What Content Creation Tools Do You Need?

In this issue, we’ll cover the different types of content creation tools and how they can help or distract creators like you and me.

The digital marketing space has always been noisy. But with the advent of the Creator Economy and AI, tools for content creation are popping up like mushrooms.

You can’t avoid them on social media or when following for favorite creators, everybody raves about the tools they use - I’m no exception to this trend.

But I want to take a step back and reflect on what categories of tools exist. By thinking in these categories, you'll easily separate the wheat from the chaff and recognize tools that just empty your bank account.

What content creation tools do you need for your social media accounts?

Content creation tools are everywhere because more people are creating content than ever.

At the same time, we’re impatient and don’t want to spend time on creating content - we want to wave a wand like Harry Potter and see all the content appear right in front of us.

Funnily enough, AI can already do that for us. Machines write text, create images, and even videos without you having to lift a finger.

Too bad that content needs to connect with our readers on a human level, needs to tell emotional stories, and grow our business.

That’s where machine-generated content falls flat, and that’s precisely why so many companies create SaaS tools around content marketing.

I see those tools in four categories:

  • Content creation
  • Engagement & optimization
  • Reputation management
  • Research, tracking & analytics

If you’re serious about content marketing, I don’t think you can avoid any of these categories.

Just missing out on one of them would be like burying your head in the sand. While that seems to work for ostriches, it’s a recipe for disaster for you and me.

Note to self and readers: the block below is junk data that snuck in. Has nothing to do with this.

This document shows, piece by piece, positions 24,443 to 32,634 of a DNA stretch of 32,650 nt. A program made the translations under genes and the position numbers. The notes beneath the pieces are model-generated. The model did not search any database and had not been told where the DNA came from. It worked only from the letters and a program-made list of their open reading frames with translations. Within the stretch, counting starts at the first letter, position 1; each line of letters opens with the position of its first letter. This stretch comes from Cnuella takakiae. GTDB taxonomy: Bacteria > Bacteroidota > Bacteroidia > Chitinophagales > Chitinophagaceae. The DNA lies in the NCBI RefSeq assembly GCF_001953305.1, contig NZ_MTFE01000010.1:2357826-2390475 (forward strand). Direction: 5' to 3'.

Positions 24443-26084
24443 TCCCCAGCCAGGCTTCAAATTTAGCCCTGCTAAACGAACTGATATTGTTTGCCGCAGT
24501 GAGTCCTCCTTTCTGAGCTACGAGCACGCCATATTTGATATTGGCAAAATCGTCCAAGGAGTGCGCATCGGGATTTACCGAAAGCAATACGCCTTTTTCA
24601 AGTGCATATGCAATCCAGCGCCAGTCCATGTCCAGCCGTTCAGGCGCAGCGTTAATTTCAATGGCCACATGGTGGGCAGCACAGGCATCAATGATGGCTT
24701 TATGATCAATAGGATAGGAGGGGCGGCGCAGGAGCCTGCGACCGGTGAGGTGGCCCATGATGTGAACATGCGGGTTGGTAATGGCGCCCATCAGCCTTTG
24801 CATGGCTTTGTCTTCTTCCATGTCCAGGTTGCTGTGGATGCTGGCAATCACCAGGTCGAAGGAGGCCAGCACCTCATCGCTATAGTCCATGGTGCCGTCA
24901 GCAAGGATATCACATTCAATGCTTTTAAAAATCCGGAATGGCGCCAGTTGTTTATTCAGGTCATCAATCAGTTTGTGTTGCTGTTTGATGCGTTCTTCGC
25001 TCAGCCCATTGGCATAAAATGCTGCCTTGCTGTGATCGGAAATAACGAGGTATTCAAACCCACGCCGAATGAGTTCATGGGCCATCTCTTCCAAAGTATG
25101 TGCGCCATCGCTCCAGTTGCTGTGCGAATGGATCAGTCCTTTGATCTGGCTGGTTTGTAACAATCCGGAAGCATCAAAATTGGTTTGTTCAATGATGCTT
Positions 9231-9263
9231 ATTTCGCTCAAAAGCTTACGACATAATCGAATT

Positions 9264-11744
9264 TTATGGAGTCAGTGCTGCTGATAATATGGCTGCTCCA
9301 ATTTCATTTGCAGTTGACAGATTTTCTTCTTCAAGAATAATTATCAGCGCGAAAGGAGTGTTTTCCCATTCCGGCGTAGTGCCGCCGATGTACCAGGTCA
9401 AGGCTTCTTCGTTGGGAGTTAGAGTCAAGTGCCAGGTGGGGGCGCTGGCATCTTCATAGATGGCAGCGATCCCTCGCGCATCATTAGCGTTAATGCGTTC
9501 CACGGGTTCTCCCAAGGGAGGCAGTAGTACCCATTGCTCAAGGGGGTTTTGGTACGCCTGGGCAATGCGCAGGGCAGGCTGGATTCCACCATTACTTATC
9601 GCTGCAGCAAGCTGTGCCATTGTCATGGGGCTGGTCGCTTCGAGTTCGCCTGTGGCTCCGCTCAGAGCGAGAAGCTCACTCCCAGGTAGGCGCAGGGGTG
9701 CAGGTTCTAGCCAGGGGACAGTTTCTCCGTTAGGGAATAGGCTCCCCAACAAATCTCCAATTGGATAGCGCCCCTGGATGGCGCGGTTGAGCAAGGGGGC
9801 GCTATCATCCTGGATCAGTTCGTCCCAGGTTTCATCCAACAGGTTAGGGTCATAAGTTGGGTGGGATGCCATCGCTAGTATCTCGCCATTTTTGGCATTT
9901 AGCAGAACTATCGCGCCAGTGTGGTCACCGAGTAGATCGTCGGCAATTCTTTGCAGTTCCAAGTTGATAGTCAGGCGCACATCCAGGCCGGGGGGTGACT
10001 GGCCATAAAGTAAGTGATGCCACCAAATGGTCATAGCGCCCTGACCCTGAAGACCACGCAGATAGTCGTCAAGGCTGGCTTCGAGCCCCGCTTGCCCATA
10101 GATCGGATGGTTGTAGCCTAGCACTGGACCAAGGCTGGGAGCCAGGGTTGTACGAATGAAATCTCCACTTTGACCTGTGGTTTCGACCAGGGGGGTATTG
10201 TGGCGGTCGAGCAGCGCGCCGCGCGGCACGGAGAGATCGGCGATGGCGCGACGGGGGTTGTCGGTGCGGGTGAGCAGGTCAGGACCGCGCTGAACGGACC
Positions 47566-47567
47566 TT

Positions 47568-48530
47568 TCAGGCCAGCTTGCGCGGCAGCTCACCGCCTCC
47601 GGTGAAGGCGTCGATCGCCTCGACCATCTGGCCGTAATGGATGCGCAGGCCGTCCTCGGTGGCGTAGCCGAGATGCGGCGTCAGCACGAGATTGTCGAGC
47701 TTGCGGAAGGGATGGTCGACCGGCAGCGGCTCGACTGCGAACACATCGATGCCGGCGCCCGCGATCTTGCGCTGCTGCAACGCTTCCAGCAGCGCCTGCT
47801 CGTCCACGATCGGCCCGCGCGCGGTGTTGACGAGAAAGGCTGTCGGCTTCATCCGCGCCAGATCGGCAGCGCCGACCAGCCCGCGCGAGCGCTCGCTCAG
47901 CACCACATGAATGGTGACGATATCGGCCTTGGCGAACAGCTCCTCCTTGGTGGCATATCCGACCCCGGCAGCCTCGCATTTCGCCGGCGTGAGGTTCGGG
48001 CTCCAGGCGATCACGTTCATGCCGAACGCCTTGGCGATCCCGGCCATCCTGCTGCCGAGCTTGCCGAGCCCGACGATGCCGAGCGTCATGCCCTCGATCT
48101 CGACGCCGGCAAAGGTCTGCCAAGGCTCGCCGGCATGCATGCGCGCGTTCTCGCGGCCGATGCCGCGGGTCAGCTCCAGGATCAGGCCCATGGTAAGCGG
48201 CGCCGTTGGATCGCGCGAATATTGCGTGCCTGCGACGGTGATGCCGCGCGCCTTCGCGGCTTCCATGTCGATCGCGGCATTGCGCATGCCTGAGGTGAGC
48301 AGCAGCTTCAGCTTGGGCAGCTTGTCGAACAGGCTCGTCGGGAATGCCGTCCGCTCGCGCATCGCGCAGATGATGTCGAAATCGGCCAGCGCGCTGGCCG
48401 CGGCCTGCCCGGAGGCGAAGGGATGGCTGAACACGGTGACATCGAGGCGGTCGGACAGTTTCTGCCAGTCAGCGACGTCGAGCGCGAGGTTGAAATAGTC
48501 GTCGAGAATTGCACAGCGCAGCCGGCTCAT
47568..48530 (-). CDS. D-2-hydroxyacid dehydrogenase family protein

Step 1: Effective content creation

To be successful, your content needs to be in front of your audience. Every. Single. Day.

You need to be present when it matters to inspire action when your audience is receptive to your CTAs.

That’s why content creation needs to be efficient. You want at least one tool that lets you create content fast and of high quality.

For me, that’s Jasper.ai. Since it came out almost two years ago, I have written well over 200,000 words with Jasper. I don’t use it for every single piece of content but for at least 80% of what I create. Steal my AI copywriting rules if you want to get a headstart in using artificial intelligence tools.

If you're more into doing video content, check out Lumen5.

For audio content, I cannot live without Descript and Riverside.fm.

Step 2: Engage your audience & optimize your profiles

Writing content is not even half of the equation. If you're wondering what content creation tools you need, you must consider tools to help you publish your content, engage with your audience, and optimize your profiles.

Since I’m focusing on Twitter now, let me share my favorite Twitter tools.

Hypefury (paid but affordable) is what I use to schedule my content, write my tweets, and to de-platform my Twitter followers onto my email list and website.

With Hypefury, you can add automated Call-to-Actions to any tweet of yours that received a specific level of engagement (e.g., 10 retweets, 50 likes, etc.). That drives Twitter users to my email list every day.

The second tool I want to share has a free plan and lets you split-test your Twitter profile. I currently use birdy.so to split-test my Twitter bio.

what content creation tools do you need? Birdy.so screenshot